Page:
Liturgy means “the work of the people.” We enter into this work reading and discussing scriptures together and allowing our lives to be formed by Christ and each other. Like a potluck, we each bring something to the discussion, and there is always enough.
-What thoughts / questions do you have?
-What themes or elements connect the readings?
-What action or change do they invite?
-Why was it included in the Bible?
-What genres are present in these passages?
-What emotions, human experiences are present?
-Is there any disconnect between the narrators perspective and our perspective as modern readers?
A few thoughts (from Linnea):
I recently saw a video a friend of mine posted to Facebook that addressed whether or not Jesus was a socialist and if he condemned capitalism. This video used Luke 12:13-15 to argue that Jesus had no interest in the matter whatsoever and would have very little issue with our form of capitalism today.
I would, in fact, disagree. Money, greed, and generosity were very important topics to Jesus. Along with that, Jesus consistently confronted systems of authority that oppressed and dehumanized those created in the image of God. And today, we sit and watch the rich becoming richer and the poor becoming poorer. All in the name of capitalism. If you don’t think Jesus would care about that, you’re not reading the Gospels.
Am I suggesting capitalism is inherently evil? Not necessarily. However, we need to take care to realize how deeply our capitalist culture has shaped our worldview and our theology.
Right now, it seems like on all sides, our politics/world views are informing our theology, not the other way around. This is an incredibly dangerous place to be. It is in this place that the name of God is invoked in all kinds of corporate sin.
The way of life Jesus is inviting us into is one free from the controlling grasp of money and one governed by richness towards God, which inevitably means being rich towards those who are created in His image.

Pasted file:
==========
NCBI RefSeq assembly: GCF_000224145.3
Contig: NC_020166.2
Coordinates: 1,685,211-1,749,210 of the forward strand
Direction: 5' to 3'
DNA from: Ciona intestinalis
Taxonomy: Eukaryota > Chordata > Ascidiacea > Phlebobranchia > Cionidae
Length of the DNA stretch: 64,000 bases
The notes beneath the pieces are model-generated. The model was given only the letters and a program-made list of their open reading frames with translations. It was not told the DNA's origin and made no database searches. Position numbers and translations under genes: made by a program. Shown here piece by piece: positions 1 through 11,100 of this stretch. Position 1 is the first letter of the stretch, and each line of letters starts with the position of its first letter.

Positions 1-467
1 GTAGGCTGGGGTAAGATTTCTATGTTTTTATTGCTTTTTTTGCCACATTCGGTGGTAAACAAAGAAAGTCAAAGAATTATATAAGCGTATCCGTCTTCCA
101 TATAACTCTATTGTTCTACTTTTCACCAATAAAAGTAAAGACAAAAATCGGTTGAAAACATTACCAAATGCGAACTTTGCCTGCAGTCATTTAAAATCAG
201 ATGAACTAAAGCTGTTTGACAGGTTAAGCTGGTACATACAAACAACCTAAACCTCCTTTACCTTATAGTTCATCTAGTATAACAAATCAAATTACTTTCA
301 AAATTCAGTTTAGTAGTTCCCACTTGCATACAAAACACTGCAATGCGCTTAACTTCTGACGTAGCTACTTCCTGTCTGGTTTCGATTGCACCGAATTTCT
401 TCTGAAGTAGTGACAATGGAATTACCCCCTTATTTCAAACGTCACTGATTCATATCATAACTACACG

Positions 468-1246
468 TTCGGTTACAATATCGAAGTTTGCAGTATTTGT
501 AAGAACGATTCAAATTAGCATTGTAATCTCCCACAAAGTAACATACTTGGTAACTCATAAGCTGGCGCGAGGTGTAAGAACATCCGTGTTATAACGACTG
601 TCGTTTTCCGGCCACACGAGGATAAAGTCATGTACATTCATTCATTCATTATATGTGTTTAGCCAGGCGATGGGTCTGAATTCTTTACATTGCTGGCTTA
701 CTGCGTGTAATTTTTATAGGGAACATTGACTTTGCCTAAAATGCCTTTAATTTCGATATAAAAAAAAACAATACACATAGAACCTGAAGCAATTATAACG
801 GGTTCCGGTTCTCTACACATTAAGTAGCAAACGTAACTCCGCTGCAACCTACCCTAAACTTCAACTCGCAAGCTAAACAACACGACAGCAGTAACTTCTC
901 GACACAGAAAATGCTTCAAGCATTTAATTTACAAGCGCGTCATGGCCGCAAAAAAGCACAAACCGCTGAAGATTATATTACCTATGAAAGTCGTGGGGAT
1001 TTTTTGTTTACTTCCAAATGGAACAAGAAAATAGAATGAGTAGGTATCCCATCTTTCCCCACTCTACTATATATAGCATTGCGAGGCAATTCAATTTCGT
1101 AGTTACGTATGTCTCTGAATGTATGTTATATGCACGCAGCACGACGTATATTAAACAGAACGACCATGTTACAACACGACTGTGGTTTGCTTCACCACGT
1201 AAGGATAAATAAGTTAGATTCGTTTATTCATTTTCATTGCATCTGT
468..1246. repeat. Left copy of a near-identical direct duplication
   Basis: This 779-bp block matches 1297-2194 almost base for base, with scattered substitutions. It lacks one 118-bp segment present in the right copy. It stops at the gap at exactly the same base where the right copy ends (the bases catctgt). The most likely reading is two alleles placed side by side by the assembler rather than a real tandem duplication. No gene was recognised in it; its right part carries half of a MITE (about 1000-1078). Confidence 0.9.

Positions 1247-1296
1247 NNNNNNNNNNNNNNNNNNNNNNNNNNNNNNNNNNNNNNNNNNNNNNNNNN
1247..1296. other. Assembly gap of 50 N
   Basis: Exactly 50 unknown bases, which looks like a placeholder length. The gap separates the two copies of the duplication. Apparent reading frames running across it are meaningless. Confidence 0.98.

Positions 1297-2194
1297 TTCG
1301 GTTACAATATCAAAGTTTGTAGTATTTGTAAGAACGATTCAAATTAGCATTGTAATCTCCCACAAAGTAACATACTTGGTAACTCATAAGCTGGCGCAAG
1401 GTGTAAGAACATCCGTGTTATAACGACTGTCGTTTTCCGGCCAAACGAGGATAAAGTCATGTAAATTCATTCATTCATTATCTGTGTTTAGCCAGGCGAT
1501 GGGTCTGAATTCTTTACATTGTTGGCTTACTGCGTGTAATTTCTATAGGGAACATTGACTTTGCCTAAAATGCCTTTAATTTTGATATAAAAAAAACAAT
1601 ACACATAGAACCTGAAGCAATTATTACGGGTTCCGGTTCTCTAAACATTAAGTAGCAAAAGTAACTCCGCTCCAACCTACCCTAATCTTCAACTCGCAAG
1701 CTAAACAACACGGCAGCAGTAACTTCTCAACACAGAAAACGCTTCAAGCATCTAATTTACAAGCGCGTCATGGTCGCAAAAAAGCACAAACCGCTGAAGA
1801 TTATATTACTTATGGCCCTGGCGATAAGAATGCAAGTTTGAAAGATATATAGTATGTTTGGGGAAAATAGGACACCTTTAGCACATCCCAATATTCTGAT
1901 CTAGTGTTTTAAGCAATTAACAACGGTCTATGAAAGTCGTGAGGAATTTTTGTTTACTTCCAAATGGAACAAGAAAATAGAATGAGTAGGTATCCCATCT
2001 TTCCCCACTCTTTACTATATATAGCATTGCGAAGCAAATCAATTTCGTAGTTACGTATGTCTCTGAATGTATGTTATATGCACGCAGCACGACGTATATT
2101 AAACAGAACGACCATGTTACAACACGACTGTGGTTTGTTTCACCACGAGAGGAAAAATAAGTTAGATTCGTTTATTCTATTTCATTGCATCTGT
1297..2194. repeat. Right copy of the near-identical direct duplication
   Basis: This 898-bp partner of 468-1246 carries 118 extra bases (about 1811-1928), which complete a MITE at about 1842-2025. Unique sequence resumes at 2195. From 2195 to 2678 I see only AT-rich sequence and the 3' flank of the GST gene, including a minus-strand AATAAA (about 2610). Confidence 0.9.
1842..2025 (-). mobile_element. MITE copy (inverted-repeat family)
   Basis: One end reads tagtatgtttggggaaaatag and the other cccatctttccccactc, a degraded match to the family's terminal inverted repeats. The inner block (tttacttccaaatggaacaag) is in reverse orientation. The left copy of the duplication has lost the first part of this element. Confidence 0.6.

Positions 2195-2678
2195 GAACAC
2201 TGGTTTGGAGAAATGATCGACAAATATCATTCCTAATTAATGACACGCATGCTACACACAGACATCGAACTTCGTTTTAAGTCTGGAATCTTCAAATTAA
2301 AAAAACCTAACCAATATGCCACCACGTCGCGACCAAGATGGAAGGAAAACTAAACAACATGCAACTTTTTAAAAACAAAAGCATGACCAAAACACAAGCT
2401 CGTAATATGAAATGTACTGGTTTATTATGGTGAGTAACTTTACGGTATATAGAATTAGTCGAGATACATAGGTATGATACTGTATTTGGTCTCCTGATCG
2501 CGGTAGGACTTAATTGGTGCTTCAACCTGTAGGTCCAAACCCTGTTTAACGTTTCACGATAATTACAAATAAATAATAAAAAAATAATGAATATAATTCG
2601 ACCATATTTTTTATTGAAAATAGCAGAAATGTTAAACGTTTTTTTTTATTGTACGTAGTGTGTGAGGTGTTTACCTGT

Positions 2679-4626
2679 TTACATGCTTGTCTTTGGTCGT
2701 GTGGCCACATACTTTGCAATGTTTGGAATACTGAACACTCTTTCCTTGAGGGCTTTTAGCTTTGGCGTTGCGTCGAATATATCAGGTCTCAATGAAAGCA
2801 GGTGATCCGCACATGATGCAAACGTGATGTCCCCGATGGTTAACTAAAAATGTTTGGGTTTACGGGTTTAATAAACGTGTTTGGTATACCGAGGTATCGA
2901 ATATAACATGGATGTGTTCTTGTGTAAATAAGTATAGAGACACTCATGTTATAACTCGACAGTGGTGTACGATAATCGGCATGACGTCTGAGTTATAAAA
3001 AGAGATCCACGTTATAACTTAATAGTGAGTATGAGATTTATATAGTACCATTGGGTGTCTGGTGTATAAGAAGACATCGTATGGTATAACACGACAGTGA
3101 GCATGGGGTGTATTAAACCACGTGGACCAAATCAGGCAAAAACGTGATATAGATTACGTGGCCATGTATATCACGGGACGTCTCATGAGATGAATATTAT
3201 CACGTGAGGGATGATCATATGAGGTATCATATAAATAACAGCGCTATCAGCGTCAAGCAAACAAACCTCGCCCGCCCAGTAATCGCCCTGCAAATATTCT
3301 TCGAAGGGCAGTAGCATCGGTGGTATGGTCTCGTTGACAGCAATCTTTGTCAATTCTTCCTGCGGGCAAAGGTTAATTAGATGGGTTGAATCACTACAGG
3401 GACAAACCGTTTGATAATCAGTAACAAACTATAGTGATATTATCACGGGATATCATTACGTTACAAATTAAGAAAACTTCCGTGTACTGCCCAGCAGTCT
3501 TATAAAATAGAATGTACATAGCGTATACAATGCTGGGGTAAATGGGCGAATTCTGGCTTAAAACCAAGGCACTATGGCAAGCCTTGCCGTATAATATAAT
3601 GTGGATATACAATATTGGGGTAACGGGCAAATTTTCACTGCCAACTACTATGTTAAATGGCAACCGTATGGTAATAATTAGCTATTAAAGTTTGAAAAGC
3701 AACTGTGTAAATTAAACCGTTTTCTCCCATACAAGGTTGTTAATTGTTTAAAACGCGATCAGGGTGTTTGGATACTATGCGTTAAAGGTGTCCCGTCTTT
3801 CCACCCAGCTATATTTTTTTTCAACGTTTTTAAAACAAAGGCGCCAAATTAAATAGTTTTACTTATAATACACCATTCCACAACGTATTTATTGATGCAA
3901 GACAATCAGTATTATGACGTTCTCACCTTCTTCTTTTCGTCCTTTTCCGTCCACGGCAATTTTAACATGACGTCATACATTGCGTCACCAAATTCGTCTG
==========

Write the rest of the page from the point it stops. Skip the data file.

Richard Rohr puts it more elegantly…
“The capitalist world view is the only one most of us have ever known. We see reality, experiences, events, other people, and things - in fact, everything - as objects for our personal consumption. Even religion, Scripture, sacraments, worship services, and meritorious deeds become ways to advance ourselves - not necessarily ways to love God or neighbor.
The nature of the capitalist mind is that things (and often people!) are there for me. Finally, even God becomes an object for my consumption. Religion looks good on my resume, and anything deemed spiritual is a check on my private worthiness list. Some call it spiritual consumerism. It is not the Gospel.
-Richard Rorh, Yes, And… pg. 310
Jesus’ message/the Good News: The Kingdom of God is near…
In this new kingdom…
-resources are not limited; abundance is reality
-no one is more deserving than the next
-money does not control decisions; love does
-the reality of death is held in tension with the experience of fulness of life
-we recognize the importance of the other and of the whole; not just myself or my family…
Being rich toward God = Being rich towards your neighbor.
A FEW QUESTIONS TO PONDER…
If being rich toward God = being rich towards your neighbor, how do we define: Who is our neighbor?
What is a kingdom? What does Jesus mean when he says he is establishing a new kingdom?
What is a modern day translation of the Luke parable?
Why does Paul equate greed with idolatry?
Why do we avoid thinking/talking about death? In what ways would it help us to talk about it more often?
This is the table of Christ. Here we remember God’s love and acceptance for humans. Here we remember our connection with all humankind. All are invited to come and eat. So come.
You who have much faith and you who have little. You who have been here often and you who are new. You who have tried to follow and you who have failed.
Come, Because it is our Divine Mother who invites us. It is her desire that we meet her here together.
Adapted from Saint Teresa of Calcutta
Make us worthy, Lord, to serve others throughout the world who live and die in poverty and hunger - whether spiritual, emotional, or physical.
Give them through our hands this day their daily bread, and by our understanding love, give peace and joy.